This next section is called photo basics, and I just want to cover a few of the most basics of photography and the Fuji X-H1. This is a mirrorless camera, which means it has no mirror, how about that? Light comes in through the lens and like on most cameras, there is an aperture in the lens and this is one of the ways in which we get to control light. Apertures will range, depending on what you're looking at, might be from 1.4 to f/22, depending on the lens that you have. As we go from one setting to the next, we're either opening up or stopping down our aperture and letting in twice as much light or half as much light. Beyond controlling the amount of light, it also controls your depth of field, or how much is going to be in focus in front of or behind where you are focused at. At 1.4, you are gonna get very shallow depth of field. As you stop your aperture down, you're gonna get more and more depth of field with each aperture that you change it to. Now, it's not a radical amount of c...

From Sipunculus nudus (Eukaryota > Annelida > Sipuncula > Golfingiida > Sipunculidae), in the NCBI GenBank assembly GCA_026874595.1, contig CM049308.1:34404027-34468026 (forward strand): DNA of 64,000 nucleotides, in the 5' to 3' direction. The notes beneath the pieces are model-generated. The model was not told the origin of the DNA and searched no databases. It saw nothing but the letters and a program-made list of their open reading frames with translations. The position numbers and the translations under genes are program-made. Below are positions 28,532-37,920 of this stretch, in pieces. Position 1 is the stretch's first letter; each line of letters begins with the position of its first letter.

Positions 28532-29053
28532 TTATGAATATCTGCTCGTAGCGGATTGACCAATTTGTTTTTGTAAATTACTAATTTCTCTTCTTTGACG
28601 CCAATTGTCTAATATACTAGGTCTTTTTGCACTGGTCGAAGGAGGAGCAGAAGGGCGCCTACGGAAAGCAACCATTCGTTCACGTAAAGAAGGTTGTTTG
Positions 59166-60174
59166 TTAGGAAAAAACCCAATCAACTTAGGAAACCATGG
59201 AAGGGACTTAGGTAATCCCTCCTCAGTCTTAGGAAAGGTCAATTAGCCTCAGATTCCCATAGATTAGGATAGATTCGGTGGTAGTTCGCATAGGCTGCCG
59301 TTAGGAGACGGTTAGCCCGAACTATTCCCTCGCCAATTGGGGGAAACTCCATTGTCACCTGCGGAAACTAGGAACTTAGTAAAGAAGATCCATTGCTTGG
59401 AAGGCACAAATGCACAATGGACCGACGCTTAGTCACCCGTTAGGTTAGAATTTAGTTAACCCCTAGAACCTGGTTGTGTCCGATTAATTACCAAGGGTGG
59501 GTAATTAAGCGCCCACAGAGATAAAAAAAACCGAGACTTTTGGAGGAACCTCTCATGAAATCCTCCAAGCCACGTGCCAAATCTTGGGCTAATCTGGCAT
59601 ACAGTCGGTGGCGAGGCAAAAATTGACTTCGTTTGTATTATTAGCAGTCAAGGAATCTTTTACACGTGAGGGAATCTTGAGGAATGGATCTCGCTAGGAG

hange that you're gonna get at any one setting, but the idea is that you can set it anywhere you want to get exactly the amount of depth of field that you might desire in a particular photograph. At f/22, we are getting the maximum depth of field in this particular case. That's our first way of controlling light. Light comes in and will go to the image sensor. From the image sensor, it'll be fed back to the LCD so you can see on the back of the camera what it's pointed at, and it'll go up to the electronic viewfinder so that you can look through the viewfinder, which is a little bit easier to do in bright light situations, and as far as magnification for seeing sharpness, it's gonna be a better way of viewing your subject. Now, as far as the sensor itself, let's take a little closer look at that, and there is a shutter unit that works right in front of the sensor. It is a two-part device, it has a first curtain and a second curtain. In its natural state, it's open so that you can see what the sensor sees. When it's time to take a photo, what happens is the first curtain will close, the sensor will prepare itself for capturing an image, and then it opens, and then the other one closes, you might say, and then it has to open again so that you can see what's coming in on the sensor. Each curtain opens and closes so that the sensor captures light with each pixel for exactly the same amount of time. Now, the shutter speeds are important for controlling the amount of light as well as controlling motion, and whether we're freezing the motion or letting it blur, and so it has a wide range of shutter speeds that is very interesting, because some of these are mechanical, some of these are electronic, which we'll more fully discuss as we get into the class here, because the shutter example that I give you here is the simplistic way that it works. This actually has a more advanced way that I'll explain, as I say, as we get further into the class. That is the basics of a mirrorless camera and the Fuji X-H1. One of the most important aspects of any digital camera is the sensor and, specifically, the size of the sensor. There are many different size sensors available in cameras today. The Fuji uses a medium-sized one that is known as APS-C, and it's a little bit smaller than traditional 35 millimeter film. The 35 millimeter film size is often known as a full frame sensor, and there's a lot of cameras on the market from Fuji and, or excuse me, from Sony and Nikon and Cannon that have full frame. Fuji has decided to exclusively really work with the APS-C system and not go with full frame. They do have a separate system that goes even larger than full frame that is in the medium format category, which is a different subject altogether, but they are the only company that has cameras and lenses that are fully dedicated to this APS-C system and they've put together a really nice package, for sure. That's just a few basics on the cameras and basics of photography, if you would like to learn more about that, I have a couple of classes. The Starter Kit is a relatively short class that'll get you up and running very quickly. If you are new to photography, this is a real easy watch and will get you out the door with some great advice on how to get better photos. For those of you who've been around a little bit longer and really wanna dig into the subjects, you wanna take a look at the Fundamentals of Photography. It's really about 30+ years of photography compressed into about 24 hours of many, many different lessons where we get to explore with great depth all the most important aspects of photography, so if you really wanna go into the deep end of the pool, the Fundamentals is the class to go for in that regard, and you can find those, of course, at CreativeLive.